Tough Times As Government Plans To Increase School Fees With This Amount In 2023.

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Parents with children in secondary schools will have to part with more money starting January 2023 after the government ended fee subsidies for public schools.

 

 

 

 

The move will be a big setback for parents who are already feeling the pinch of harsh economic times.

 

Students in national and extra-county schools will pay Ksh53,554, up from the present Ksh45,000.

 

 

 

 

Those with children in public secondary schools outside the towns of Nairobi, Mombasa, Kisumu, Nakuru, Nyeri, Thika, and Eldoret will part with Ksh40,000, up from Ksh35,000.

 

 

 

An image of students in Alliance High School.
An image of students in Alliance High School.
Kenyans.co.ke

 

As parents enjoy the Christmas and New Year holidays, they will need to factor in additional fees ranging between Ksh5,535 and Ksh8,500.

 

Equally, children in Special Needs Secondary Schools will pay Ksh12,790 from the initial Ksh10,860 per year.

 

 

 

The subsidy ended by the government entails Ksh19,053 for boarding equipment and stores and a top grant of  Ksh12,510 to cater for assertive devices and any other additional personnel needed.

 

 

 

 

Previously, the government had subsidised the fee parents were paying in the 2021/2022 school calendar, noting that it had only 30 weeks instead of the usual 39.

 

 

 

 

However, in strict adherence to the government’s free day secondary school education policy, the state will provide a Ksh22, 224 subsidy for each learner in a boarding school equal to those in a day school.

 

 

 

 

This will include tuition, for which the government allocated Ksh4,144, medical insurance Ksh2,000, Ksh1,500 for activity, and Ksh200 for strengthening mathematics and science in secondary education (SMASSE).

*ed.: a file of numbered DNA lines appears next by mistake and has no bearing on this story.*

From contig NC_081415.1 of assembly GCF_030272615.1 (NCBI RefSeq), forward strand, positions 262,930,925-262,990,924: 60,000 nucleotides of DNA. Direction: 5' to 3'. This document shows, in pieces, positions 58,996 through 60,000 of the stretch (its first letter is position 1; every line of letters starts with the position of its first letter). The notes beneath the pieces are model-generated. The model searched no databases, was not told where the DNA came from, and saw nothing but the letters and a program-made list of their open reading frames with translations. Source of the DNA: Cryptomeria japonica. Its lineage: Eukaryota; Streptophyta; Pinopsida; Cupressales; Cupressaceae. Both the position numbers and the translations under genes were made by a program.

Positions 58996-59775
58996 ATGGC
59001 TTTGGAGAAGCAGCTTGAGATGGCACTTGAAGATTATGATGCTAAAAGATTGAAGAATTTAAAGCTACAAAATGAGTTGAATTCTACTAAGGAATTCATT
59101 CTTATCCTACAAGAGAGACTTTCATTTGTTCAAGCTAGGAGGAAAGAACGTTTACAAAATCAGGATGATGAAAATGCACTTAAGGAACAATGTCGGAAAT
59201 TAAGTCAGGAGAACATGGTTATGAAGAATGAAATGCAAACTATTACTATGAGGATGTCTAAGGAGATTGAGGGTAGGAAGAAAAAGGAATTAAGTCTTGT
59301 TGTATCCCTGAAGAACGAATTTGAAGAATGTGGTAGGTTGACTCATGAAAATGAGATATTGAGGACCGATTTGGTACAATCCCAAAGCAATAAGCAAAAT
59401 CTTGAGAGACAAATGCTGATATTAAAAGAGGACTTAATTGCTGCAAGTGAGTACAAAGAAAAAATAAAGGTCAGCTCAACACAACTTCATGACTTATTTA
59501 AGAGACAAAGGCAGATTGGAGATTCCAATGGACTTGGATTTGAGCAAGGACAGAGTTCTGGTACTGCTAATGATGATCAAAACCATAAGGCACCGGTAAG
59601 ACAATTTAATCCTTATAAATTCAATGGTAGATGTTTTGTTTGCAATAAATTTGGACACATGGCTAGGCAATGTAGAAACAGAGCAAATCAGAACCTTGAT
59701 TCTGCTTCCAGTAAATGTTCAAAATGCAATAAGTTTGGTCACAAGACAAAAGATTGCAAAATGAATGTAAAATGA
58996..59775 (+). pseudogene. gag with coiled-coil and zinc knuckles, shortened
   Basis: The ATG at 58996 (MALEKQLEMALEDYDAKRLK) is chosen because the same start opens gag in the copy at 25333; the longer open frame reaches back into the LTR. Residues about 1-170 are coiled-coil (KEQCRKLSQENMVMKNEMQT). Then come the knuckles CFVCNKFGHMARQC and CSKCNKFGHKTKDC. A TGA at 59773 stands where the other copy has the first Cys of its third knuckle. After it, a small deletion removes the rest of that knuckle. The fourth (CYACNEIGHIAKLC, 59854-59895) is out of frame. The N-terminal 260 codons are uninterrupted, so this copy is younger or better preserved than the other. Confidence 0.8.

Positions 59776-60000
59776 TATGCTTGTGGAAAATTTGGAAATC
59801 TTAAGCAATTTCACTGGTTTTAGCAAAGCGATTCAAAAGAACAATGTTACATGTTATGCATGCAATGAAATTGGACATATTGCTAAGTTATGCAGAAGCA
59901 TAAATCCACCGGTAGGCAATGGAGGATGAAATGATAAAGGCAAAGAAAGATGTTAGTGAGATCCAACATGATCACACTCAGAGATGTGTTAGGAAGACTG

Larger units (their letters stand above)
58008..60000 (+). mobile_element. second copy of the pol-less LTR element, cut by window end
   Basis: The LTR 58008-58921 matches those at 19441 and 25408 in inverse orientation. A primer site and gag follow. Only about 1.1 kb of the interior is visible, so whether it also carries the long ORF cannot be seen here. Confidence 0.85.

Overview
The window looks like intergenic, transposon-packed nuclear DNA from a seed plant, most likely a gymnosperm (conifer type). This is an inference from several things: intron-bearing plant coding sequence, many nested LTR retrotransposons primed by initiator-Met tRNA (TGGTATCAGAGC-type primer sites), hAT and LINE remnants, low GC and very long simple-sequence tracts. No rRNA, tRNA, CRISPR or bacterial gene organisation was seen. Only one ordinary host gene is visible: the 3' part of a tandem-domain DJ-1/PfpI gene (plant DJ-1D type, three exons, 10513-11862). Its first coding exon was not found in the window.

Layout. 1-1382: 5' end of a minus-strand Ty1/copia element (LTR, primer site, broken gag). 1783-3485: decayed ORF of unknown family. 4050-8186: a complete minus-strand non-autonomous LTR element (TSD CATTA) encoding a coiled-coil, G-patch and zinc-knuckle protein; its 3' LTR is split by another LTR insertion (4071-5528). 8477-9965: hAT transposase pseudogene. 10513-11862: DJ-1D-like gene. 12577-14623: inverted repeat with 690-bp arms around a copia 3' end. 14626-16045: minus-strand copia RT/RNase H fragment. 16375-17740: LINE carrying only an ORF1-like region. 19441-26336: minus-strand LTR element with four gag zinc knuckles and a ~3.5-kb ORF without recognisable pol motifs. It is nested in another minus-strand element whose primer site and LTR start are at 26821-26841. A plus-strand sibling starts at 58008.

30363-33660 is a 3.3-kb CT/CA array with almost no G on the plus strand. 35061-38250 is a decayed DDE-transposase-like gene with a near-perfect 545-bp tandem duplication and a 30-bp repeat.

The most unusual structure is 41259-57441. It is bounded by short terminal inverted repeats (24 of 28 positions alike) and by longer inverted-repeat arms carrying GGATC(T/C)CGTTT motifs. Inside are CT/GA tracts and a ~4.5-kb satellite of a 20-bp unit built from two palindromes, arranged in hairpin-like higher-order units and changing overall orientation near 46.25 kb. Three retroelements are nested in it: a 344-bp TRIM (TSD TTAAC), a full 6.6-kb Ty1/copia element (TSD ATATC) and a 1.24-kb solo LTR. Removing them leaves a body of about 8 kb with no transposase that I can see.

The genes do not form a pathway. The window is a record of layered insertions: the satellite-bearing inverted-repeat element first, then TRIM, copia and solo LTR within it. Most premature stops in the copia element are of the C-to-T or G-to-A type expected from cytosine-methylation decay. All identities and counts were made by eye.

National Parents Association chairperson, David Obuhatsa, however, urged the government to consider parents’ challenges.

 

‘‘Since Covid-19, parents have been going through difficult times, especially in these hard economic times,’’ Obuhatsa stated.

 

Revised school calendar

Obuhatsa urged the government not to strain the parents further, adding that learners should not be forced to wear school uniforms.

 

Metrine Akinyi, a parent at the Lwak Girls’ Secondary School in Siaya, complained that the country was still recovering from the General Election, drought and the effects of the Covid-19 pandemic.

 

 

 

 

Justifying the return to old fees, Education PS, Julius Jwan, argued that the revised school calendar for 2023 will have longer weeks.

 

 

 

 

National Parents Association Chairman David Silas Obuhatsa (in red tie) during a press briefing at Milimani Law Courts on September 20, 2022.
National Parents Association Chairman David Silas Obuhatsa (in red tie) during a press briefing at Milimani Law Courts on September 20, 2022.
Citizen Digital

 

 

 

 

‘‘Given that the academic calendar will revert to 39 weeks from 30 weeks for the academic year commencing January 23, parents will continue to pay approved fees,’’ he confirmed.

 

According to the new calendar, term one starts on January 23, 2023 and ends on April 21, 2023 while the second term runs from May 8 to August 11, 2023 followed by a two-week holiday.

 

 

 

Students will be on a three-day half-term break between June 29 and July 2, 2023 with the end-term holiday running between August 12 and 27, 2023.

 

 

 

The third term will commence on August 28 until November 3, 2023

 

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